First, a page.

Districts and policy makers should work with their communities to set a vision for social-emotional learning that helps focus efforts to improve children’s well-being, a national commission recommends.
That vision can then be used to chart out developmentally appropriate milestones in those areas— like relationship skills and responsible decision making—giving educators and community groups a clearer understanding of how to carry it out, says a report released Tuesday by the Aspen Institute National Commission on Social, Emotional, and Academic Development.
The commission sought to synthesize recommendations from a who’s who of 200 researchers, policy makers, educators, students, parents, and philanthropy representatives. Their vision: bold changes in education to help schools be more responsive to students’ social and emotional development and, in the process, to see academic gains.
The group’s recommendations summarized two years of work, drawing from educational movements that sometimes overlap, including social-emotional learning, community schools, student engagement, and character education.
The report’s call for schools and policy makers to consider setting learning benchmarks or standards is part of six key recommendations. Those standards or benchmarks should be used to guide improvement efforts, not to penalize schools, the commission recommends. The report notably warns against measurement of students’ social-emotional learning for accountability purposes, which has been the focus of ongoing debate in recent years.
Leaders hope the document will help guide policy makers through the sometimes confusing world of “whole child education” as more schools seek to broaden their approach and focus on child well-being. Over 100 education, community, and children-focused organizations have signed-on to the recommendations, aiming to use them to focus their work, said Stanford Professor Linda Darling-Hammond, who is also co-chair of the commission and president of the Learning Policy Institute.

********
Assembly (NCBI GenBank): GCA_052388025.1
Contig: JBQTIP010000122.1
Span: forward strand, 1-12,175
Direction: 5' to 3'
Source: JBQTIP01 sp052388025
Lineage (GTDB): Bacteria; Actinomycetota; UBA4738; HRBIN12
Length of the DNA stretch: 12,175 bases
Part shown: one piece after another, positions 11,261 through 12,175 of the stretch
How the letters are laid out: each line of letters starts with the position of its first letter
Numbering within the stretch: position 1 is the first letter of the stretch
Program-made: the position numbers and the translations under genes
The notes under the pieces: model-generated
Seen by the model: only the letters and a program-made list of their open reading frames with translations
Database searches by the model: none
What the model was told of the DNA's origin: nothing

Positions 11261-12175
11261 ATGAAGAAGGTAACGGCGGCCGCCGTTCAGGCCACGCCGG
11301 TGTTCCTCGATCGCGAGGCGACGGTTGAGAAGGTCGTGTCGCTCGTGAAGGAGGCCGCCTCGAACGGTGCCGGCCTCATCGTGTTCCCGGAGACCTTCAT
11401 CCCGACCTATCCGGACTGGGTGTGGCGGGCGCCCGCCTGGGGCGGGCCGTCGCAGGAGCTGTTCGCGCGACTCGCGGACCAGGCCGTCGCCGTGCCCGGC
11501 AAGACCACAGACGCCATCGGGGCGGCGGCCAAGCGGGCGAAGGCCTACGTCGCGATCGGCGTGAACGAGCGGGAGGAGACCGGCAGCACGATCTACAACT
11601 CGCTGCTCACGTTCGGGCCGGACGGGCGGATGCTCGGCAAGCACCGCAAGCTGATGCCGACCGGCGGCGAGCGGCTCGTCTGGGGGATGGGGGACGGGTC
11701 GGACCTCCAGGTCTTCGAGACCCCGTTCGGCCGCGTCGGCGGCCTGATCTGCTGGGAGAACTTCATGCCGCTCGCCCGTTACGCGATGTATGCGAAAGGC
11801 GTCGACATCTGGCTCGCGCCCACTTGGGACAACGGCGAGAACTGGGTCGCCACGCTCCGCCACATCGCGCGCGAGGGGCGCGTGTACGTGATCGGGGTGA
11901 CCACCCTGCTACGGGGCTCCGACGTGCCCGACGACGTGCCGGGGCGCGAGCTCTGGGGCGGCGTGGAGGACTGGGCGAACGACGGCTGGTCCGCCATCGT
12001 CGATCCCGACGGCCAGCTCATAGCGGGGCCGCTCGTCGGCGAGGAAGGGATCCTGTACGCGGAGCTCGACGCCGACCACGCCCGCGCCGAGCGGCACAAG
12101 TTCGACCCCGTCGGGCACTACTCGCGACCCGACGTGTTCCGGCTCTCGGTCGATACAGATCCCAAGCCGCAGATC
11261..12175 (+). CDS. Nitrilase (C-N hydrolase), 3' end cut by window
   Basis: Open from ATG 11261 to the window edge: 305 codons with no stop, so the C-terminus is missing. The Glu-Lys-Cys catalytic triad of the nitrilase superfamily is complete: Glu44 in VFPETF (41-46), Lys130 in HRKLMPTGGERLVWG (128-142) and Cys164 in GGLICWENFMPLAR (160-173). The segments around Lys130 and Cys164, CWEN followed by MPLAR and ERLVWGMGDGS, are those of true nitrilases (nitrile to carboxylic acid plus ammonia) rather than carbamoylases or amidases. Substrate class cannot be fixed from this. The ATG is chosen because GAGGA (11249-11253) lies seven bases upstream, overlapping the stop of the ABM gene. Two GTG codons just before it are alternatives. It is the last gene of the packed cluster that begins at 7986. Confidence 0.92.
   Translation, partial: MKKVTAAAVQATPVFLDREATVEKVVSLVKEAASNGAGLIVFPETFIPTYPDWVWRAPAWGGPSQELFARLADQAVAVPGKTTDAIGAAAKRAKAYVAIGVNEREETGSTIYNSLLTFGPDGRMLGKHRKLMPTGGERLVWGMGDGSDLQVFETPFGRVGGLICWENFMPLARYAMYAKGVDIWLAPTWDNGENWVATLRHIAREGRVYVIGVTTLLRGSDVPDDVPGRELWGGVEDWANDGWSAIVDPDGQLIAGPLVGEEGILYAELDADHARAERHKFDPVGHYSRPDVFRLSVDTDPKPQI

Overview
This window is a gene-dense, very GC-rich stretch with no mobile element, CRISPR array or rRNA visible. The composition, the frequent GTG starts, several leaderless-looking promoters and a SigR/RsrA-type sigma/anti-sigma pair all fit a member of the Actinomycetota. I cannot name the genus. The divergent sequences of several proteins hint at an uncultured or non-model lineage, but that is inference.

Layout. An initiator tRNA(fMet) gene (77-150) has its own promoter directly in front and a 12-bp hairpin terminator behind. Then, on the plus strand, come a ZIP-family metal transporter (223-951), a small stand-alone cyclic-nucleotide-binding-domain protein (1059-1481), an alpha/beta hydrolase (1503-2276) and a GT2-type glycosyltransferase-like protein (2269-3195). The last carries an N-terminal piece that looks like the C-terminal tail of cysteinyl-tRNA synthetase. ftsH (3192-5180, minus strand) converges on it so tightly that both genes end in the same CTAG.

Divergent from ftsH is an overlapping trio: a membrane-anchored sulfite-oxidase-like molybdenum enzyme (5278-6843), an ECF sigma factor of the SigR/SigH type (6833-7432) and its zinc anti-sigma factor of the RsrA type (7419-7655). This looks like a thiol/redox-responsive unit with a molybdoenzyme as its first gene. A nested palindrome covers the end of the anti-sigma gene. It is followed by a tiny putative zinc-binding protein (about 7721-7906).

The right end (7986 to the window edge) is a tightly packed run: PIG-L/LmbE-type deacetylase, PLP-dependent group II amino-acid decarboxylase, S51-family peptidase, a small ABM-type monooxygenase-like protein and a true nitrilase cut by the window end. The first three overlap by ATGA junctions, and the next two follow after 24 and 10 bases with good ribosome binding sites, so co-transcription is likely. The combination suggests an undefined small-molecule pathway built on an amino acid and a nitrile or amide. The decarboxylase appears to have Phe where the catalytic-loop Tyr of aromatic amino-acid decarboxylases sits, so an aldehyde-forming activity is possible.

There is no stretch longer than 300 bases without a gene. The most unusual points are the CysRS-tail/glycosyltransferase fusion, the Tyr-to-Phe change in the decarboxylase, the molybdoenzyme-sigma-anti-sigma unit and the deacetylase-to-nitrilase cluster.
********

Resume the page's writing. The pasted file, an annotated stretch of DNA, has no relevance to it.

“There’s a lot of energy to advance this work in the field in a more unified way, rather than a little program here and a little program there,” she said. “They understand that if we really want to make progress academically, we need to understand the needs of the child. We can’t just get there through test prep.”
The report recommends that states or districts set benchmarks, guidelines, or standards to “identify a developmentally appropriate trajectory of social, emotional, and cognitive learning objectives” from pre-K through graduation.
Education Week has covered several districts that have developed such benchmarks. Oakland, for example, has defined what competencies like problem-solving look like for students at each grade level and for adults who work in its schools.
There’s also growing interest among states in creating such benchmarks, though many shy away from calling them standards, a term that has taken on political baggage after debates over the Common Core State Standards. In Kansas, the report says, the definition of a successful high school graduate now includes academic preparation, cognitive preparation, technical skills, employability skills, and civic engagement.
The commission highlights several school systems that have worked around a common vision to help coordinate their efforts with after-school programs, community organizations, and policy makers.
Those school systems include Tacoma, Wash., the subject of this Education Week story, which underwent a multi-year plan to gradually put a “whole child” focus in its schools, even working with the city and public parks organizations to carry out its plan. In Tacoma, community and afterschool groups receive professional development so they can help buttress schools’ efforts to teach students to solve problems and build relationships.
All of the converging fields of research under the “whole child” umbrella can be confusing for educators to navigate, said Stephanie Jones, a Harvard education professor who served on the commission’s panel of scientists. She hopes the report will provide some concrete recommendations for change.
“This process has been about both consensus building—bringing all of these stakeholders together to coordinate and come to agreement about all of this stuff—and organizing the big ideas that have been out in the field in a coherent way,” Jones said.
Flexibility Created by ESSA